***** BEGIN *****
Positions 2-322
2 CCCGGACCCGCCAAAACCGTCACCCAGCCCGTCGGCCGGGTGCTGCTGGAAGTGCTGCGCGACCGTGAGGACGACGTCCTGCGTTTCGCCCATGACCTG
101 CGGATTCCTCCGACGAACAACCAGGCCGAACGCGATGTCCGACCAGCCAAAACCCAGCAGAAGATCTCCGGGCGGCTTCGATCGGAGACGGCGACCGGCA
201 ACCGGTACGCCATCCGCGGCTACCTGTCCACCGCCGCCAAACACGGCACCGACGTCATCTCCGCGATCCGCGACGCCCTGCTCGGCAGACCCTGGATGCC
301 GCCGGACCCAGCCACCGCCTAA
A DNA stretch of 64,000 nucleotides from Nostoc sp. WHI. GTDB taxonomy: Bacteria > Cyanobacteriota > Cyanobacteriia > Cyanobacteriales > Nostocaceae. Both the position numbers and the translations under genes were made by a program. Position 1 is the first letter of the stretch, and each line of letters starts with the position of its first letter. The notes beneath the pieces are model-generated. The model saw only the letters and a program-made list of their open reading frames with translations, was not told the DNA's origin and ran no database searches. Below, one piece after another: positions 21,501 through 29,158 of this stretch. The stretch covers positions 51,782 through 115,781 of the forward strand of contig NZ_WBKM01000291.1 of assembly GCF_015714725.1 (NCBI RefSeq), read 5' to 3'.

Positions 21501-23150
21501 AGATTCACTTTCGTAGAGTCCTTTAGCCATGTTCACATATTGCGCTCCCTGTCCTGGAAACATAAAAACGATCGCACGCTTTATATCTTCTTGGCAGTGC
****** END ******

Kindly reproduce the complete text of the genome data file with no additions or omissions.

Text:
Positions 2-322
2 CCCGGACCCGCCAAAACCGTCACCCAGCCCGTCGGCCGGGTGCTGCTGGAAGTGCTGCGCGACCGTGAGGACGACGTCCTGCGTTTCGCCCATGACCTG
101 CGGATTCCTCCGACGAACAACCAGGCCGAACGCGATGTCCGACCAGCCAAAACCCAGCAGAAGATCTCCGGGCGGCTTCGATCGGAGACGGCGACCGGCA
201 ACCGGTACGCCATCCGCGGCTACCTGTCCACCGCCGCCAAACACGGCACCGACGTCATCTCCGCGATCCGCGACGCCCTGCTCGGCAGACCCTGGATGCC
301 GCCGGACCCAGCCACCGCCTAA
A DNA stretch of 64,000 nucleotides from Nostoc sp. WHI. GTDB taxonomy: Bacteria > Cyanobacteriota > Cyanobacteriia > Cyanobacteriales > Nostocaceae. Both the position numbers and the translations under genes were made by a program. Position 1 is the first letter of the stretch, and each line of letters starts with the position of its first letter. The notes beneath the pieces are model-generated. The model saw only the letters and a program-made list of their open reading frames with translations, was not told the DNA's origin and ran no database searches. Below, one piece after another: positions 21,501 through 29,158 of this stretch. The stretch covers positions 51,782 through 115,781 of the forward strand of contig NZ_WBKM01000291.1 of assembly GCF_015714725.1 (NCBI RefSeq), read 5' to 3'.

Positions 21501-23150
21501 AGATTCACTTTCGTAGAGTCCTTTAGCCATGTTCACATATTGCGCTCCCTGTCCTGGAAACATAAAAACGATCGCACGCTTTATATCTTCTTGGCAGTGC